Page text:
Case of American (60) who claimed younger Irish lover defrauded her of millions settles
Published 21/03/2013 | 17:00
A 60-YEAR-old American woman's action over claims she was defrauded of millions by her younger Irish lover has been settled at the High Court.
Elisa Rodino claimed Thomas J Queally, who had been engaged to her, has stolen about $4m (€3m) of her money – a large portion of which was lodged by him into a bank in Ennis, Co Clare.
She also claimed that Mr Queally, whom she has not seen for months, had been living a double life and had another fiancee while engaged to her.
Mr Queally, who is in his mid-forties, denied the claims, and said that while he was in involved in relationship with her, he was never her fiancé.
He rejected her allegations that he transferred money to Ireland from a joint bank in the US to his bank account in Ireland without her authorisation.
The action was due to be heard in the High Court in Dublin at the end of April.
Today, however, Ms Rodino's lawyers told Ms Justice Mary Laffoy was told that the case has been settled. No details were revealed in open court.
The Judge agreed to adjourn the matter to a date in April to allow for the final terms of the settlement agreement could be committed to writing. Neither Ms Rodino nor Mr Queally was in court today.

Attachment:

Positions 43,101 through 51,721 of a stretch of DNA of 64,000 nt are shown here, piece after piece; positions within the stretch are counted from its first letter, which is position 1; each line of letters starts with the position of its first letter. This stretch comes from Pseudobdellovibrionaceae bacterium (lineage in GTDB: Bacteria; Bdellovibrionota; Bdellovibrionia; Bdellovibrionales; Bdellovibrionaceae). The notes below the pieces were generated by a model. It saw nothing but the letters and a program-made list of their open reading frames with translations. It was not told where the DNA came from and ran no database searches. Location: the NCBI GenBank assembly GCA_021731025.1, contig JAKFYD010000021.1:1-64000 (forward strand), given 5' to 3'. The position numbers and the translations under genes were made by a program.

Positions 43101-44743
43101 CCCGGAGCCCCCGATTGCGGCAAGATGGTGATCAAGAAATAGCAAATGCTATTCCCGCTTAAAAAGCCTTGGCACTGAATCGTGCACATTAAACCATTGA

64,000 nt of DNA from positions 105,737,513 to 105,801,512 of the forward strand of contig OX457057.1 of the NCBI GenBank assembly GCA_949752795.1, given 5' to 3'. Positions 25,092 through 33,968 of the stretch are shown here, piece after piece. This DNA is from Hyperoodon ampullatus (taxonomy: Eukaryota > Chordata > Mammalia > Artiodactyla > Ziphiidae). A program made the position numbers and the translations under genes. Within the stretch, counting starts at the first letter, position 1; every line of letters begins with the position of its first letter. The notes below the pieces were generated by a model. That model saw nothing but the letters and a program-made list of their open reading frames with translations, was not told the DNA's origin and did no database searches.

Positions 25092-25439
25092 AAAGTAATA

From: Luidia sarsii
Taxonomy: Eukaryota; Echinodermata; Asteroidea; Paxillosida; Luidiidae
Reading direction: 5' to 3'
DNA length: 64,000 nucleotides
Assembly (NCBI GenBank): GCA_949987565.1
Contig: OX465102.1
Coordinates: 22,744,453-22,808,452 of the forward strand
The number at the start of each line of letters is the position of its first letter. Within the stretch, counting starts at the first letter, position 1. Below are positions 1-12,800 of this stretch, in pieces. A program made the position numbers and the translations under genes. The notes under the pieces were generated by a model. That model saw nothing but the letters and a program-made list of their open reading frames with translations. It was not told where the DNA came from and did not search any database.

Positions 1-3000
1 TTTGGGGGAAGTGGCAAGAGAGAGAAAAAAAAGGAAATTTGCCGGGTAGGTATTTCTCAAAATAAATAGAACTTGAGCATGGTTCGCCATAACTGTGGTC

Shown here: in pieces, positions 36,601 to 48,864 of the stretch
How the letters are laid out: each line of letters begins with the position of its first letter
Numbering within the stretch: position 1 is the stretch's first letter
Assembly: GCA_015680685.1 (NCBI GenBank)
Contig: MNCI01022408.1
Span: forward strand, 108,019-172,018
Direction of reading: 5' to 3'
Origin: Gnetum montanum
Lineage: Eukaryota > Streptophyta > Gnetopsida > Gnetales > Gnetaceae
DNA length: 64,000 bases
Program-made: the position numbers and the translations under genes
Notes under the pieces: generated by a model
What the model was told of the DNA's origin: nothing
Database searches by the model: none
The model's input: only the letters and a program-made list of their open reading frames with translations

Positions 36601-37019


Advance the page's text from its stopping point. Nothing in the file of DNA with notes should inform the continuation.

Late last year, Ms Rodino's lawyers secured a number of temporary freezing orders against Mr Queally, of Sherman Avenue, Yonkers, New York, who is originally from Lahaknock, Kilmaley, Co Clare.
They prevented him reducing, dissipating or transferring funds below a value of €1.6m held in a savings account account at Permanent TSB in Ennis, Co Clare.
Ms Rodino, of Cathedral Avenue, Hempstead, New York, alleged the money in the Ennis bank account, approximately $2m (€1.5m), is hers. She claimed that it was moved by Mr Queally from a joint account held in the US in both their names.
Ms Rodino's Irish lawyers, when securing the freezing orders against Mr Queally, told the High Court that she was a vulnerable woman who had been taken advantage of by Mr Queally, whom she first met in 2007.
It was her case that in August 2012, in order to aid Mr Queally in a court case against a former employer, she agreed to put his name down on one of her bank accounts. It was a deposit account that contained $5m.
She claimed Mr Queally asked her to do this because it would show that he and Ms Rodino, who had inherited a sizable property portfolio from her late father, were a couple and that the work he did on her properties was not a contract of employment.
Last October, she claimed Mr Queally was due to meet her in Spain, but he never showed up. When she arrived back in the US she discovered that money had been transferred to the bank in Ennis and to a US bank account.
She also brought a legal action against him in New York, where she alleged that Mr Queally misappropriated property as well as cash from her. Mr Queally denied all the allegations made against him in both the Irish and the New York courts.
It is understood that efforts are being made between the parties to resolve the New York proceedings.